Say you're an IT employee. You discover that an employee's computer has child pornography stored on it. What do you do? Do you report it? To whom? Your manager? Human resources? The police? The FBI?
On p. 22, senior editor-at-large John Foley digs into a case that began when two IT employees found child pornography on the computer of a New York Law School professor. The professor was arrested and has since resigned. The IT workers, however, lost their jobs. Their former employer, Collegis, says their dismissal was unrelated to the fact that they blew the whistle on the professor. The IT workers have filed a lawsuit charging New York Law School and Collegis with retaliation for their reporting the child pornography.
Whatever the outcome, this should be a wake-up call for any company that doesn't have a clear policy for guiding employees on what to do if they encounter anything illegal--and specifically child pornography--on a fellow employee's computer. This kind of behavior cannot be tolerated and should specifically be addressed in a company policy, including to what extent a company will deal with any employee found with such filth (i.e., immediately reporting it to local and federal authorities, immediate dismissal, etc.).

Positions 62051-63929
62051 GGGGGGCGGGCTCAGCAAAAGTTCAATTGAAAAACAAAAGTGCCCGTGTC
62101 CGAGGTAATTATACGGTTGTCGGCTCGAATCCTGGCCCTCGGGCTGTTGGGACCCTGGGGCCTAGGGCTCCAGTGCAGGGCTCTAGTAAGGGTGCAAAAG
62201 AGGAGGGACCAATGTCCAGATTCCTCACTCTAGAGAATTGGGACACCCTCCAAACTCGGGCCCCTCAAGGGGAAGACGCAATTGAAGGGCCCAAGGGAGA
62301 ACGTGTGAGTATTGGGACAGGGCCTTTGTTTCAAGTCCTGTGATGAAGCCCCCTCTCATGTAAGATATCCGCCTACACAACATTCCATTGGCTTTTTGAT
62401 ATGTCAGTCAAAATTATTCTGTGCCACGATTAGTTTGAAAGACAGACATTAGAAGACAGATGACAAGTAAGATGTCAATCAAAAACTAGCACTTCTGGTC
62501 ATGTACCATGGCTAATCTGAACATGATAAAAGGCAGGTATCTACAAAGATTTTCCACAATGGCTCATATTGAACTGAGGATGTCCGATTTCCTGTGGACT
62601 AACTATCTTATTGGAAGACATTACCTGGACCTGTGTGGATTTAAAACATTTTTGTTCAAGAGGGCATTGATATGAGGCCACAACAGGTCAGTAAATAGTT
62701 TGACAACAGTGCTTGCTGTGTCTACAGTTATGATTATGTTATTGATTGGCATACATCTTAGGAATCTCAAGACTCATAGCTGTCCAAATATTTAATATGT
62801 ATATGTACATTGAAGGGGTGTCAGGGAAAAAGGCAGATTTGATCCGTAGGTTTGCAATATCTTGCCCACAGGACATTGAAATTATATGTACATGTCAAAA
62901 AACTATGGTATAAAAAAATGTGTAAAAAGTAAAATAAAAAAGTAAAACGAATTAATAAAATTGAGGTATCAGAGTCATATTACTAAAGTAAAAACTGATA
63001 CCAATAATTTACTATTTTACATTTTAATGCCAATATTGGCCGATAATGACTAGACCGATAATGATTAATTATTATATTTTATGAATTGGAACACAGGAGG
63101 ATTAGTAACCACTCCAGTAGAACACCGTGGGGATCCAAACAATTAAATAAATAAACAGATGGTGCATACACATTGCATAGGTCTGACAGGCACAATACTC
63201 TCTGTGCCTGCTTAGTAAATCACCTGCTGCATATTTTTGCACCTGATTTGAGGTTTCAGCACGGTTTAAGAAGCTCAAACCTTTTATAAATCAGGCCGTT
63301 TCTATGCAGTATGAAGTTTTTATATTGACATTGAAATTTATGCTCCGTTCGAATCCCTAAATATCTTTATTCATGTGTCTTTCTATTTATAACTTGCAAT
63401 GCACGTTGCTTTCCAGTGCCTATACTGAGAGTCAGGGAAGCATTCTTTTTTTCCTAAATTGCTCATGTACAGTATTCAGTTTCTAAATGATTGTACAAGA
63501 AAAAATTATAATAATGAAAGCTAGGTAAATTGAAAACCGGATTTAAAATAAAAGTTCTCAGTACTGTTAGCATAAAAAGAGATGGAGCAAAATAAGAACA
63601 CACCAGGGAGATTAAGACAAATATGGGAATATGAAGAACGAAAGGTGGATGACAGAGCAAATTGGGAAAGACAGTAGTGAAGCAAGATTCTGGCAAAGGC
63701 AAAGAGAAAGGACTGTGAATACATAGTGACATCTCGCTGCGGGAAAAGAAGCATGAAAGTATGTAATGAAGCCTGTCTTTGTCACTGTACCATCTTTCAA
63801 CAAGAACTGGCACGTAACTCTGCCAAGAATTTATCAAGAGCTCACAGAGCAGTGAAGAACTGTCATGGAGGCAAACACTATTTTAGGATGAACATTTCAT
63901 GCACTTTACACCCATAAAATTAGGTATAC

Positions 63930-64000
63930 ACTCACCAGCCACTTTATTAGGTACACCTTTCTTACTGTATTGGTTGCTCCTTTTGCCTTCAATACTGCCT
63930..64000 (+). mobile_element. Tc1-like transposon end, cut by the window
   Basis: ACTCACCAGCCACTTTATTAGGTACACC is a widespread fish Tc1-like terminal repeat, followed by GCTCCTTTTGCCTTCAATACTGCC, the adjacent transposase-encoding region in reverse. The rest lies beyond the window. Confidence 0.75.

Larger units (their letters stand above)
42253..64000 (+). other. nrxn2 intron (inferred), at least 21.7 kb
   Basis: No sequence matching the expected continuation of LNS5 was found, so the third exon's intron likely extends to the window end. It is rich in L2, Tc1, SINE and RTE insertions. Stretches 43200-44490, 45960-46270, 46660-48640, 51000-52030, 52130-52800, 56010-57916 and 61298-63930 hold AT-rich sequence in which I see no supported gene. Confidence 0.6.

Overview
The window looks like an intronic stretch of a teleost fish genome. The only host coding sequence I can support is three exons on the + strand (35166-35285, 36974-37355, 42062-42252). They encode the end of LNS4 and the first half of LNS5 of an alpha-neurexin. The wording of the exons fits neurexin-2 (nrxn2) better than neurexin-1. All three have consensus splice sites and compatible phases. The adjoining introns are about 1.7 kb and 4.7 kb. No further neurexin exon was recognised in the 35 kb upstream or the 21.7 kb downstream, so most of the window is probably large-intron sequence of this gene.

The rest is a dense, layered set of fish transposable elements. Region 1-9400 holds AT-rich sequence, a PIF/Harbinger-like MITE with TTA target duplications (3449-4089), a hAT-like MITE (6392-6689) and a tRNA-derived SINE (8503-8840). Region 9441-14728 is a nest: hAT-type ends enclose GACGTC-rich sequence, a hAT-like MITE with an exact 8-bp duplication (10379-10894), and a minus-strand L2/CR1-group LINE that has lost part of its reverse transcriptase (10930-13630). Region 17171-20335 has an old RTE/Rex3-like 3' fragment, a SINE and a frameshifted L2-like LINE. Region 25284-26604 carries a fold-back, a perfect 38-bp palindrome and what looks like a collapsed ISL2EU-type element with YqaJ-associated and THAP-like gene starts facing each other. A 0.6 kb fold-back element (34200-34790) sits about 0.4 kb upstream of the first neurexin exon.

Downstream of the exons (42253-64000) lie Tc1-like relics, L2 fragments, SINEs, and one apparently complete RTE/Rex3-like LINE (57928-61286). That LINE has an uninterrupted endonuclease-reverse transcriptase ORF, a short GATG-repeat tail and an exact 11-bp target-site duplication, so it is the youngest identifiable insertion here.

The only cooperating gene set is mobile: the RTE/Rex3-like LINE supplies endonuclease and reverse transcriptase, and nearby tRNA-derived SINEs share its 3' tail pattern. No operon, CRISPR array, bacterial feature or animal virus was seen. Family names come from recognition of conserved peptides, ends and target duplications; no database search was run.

Waiting for something unfortunate to happen isn't the time to start figuring out how to deal with it, says Parry Aftab, cybercrime expert, who provides policy guidelines on p. 94. Many companies, Aftab says, elect not to report employees' criminal activities to law enforcement. Instead, they handle these activities as a violation of company policy. "Often, fearing adverse publicity, companies merely terminate the suspected employee. Unfortunately, this means that the criminals just change jobs, not their conduct."
If your company doesn't have a clear policy on what to do, it's time to start asking why.
5 Top Federal Initiatives For 2015As InformationWeek Government readers were busy firming up their fiscal year 2015 budgets, we asked them to rate more than 30 IT initiatives in terms of importance and current leadership focus. No surprise, among more than 30 options, security is No. 1. After that, things get less predictable.
InformationWeek Tech Digest, Nov. 10, 2014Just 30% of respondents to our new survey say their companies are very or extremely effective at identifying critical data and analyzing it to make decisions, down from 42% in 2013. What gives?